BUCK: It’s interesting. I certainly hope so. Since I’ve been working through those and through other movies and throughout, it’s hard for me to label certain eras as “this is a Renaissance and here’s another one.” We put our heart and soul into every movie we make, so some really work, some don’t, but this one has really hit which is really exciting.

Jennifer, you’re the first woman to direct a Disney animated feature, and now it’s Oscar nominated. How do you explain that pride you must feel?

LEE: It’s overwhelming. We did a lovely panel the other day, Women in Animation, and sitting with all the women I worked with on Frozen was just one of the best experiences. I think what’s great at Disney is that a lot more women are going into animation and we’re getting more and more of a balance with the studio, and you’re seeing it in the work, and I think Frozen is just a beautiful example of that balance. I feel so lucky and honored that I’m a part of it.

How excited are you for Bobby and Kristen?

LEE: I remember when we heard that song for the first time in a demo they did, and that was it. It changed the whole movie. That song, we just believed in it so much, so it’s such a great thing to see the world sees what we saw in it.


Composers, Best Original Song, “Let It Go”

ENTERTAINMENT WEEKLY: How did you both find out about the nominations?

BOBBY: We’re on totally different coasts right now. I think I might have been woken up by Kristen screaming across the coast.

KRISTEN: We have an 8:30 school drop-off for my two daughters. I had asked my four-year-old, who usually has a tough time at drop-off right now, if she would be okay with just doing the usual—we hang up the coat, we kiss goodbye so mommy can go back and watch the show to see if she got a nomination. And my four-year-old was so down with it! She did it and then I ran out of that school and I ran home and I turned on the TV like thirty seconds before they announced it.

Do your daughters understand the importance of the movie and this nomination to you? They both sang in the film—are they celebrating?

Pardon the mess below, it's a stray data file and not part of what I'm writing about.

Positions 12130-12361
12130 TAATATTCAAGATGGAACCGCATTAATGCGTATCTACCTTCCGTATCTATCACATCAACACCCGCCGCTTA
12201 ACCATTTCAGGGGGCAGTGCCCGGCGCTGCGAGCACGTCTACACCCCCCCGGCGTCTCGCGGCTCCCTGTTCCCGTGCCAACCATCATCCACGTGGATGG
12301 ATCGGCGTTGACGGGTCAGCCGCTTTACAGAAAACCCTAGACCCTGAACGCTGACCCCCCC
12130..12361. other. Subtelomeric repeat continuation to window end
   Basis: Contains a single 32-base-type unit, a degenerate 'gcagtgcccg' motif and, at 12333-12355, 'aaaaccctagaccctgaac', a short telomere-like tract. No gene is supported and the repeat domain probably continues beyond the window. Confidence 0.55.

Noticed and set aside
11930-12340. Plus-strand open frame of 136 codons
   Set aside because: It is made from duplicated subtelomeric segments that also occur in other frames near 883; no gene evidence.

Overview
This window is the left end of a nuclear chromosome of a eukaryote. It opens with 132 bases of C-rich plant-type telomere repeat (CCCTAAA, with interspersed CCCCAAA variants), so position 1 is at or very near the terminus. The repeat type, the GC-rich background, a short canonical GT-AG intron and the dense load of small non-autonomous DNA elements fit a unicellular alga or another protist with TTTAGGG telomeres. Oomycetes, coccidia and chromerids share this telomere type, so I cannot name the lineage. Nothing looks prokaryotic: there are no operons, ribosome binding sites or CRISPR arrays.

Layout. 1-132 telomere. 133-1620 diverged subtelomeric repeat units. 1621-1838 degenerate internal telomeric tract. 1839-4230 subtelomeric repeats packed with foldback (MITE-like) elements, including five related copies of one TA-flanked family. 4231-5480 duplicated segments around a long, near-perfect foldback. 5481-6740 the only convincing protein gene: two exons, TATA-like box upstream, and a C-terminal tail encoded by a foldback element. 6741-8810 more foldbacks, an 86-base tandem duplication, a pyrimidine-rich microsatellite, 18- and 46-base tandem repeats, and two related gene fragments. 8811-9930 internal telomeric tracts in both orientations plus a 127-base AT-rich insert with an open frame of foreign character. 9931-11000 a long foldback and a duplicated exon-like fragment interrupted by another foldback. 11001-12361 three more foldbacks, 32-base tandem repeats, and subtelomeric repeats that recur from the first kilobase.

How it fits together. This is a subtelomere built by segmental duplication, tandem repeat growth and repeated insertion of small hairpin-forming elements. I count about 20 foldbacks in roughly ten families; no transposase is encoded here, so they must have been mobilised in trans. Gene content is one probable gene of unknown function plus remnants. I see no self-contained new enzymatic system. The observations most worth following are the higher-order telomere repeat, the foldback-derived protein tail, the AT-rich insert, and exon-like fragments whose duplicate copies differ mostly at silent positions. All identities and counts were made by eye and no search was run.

BOBBY: We made it for them. We worked on it because of them and we shared our experience with them as we were working on it. Every song we wrote, we would play for them, just to see if it was good enough to make them ask to hear it again. And we really were doing it for them.

KRISTEN: They feel a part of it. They definitely felt this morning like it was our ‘team’ that was nominated.

Talk me through the writing of ‘Let It Go’ — when in the writing process did you write it? Was it one of the first, one of the last? Did it come easy to you, or was it a challenge?

KRISTEN: We had to really work on the story before we could write very much. We had written a couple of songs that had fallen on the floor because the characters weren’t musical characters yet, and then we had done a lot of work with Jennifer Lee and Chris Buck in getting it to be a musical. We knew that there was going to be a moment where Elsa’s powers came out. She was still walking the line—is she a villain? Is this about good versus evil? And then we put ourselves in the headspace of someone who would have to leave everything they knew, who was keeping a secret their whole life and then messes up once. Just once! And gets chased out. Once you went into that headspace of the fear and shame they’d been holding onto, and once we found the hook “Let It Go,” then this song just sort of birthed itself in a day and a half, and it was the first song that stayed in the movie and everything else got written around it.

How did Idina Menzel take this material and elevate it?

BOBBY: To be able to write with her voice in mind was just a huge gift. Idina’s voice is iconic and it’s got this built-in duality to it, the low range of her voice has this beautiful, fragile quality, and obviously as she gets higher and higher, she gets stronger and stronger, and it’s such a dramatic voice. And so we were able to craft the song around different parts of her voice, and it all wrote itself pretty quickly because we had such a clear map.

How will you celebrate today?

KRISTEN: I have to take our newly adopted pets to the vet to get rid of their parasites. And then I will feed the kids dinner and I will put them to bed and then I’m going to watch Parenthood.

BOBBY: And I’m going to go record a world-renowned guitarist and then go to the Critics’ Choice Awards. I really appreciate that Kristen volunteered for the child care on this one.

KRISTEN: At the end of the day, our family comes first, and that’s the most important thing. That’s what inspires us to write in the first place.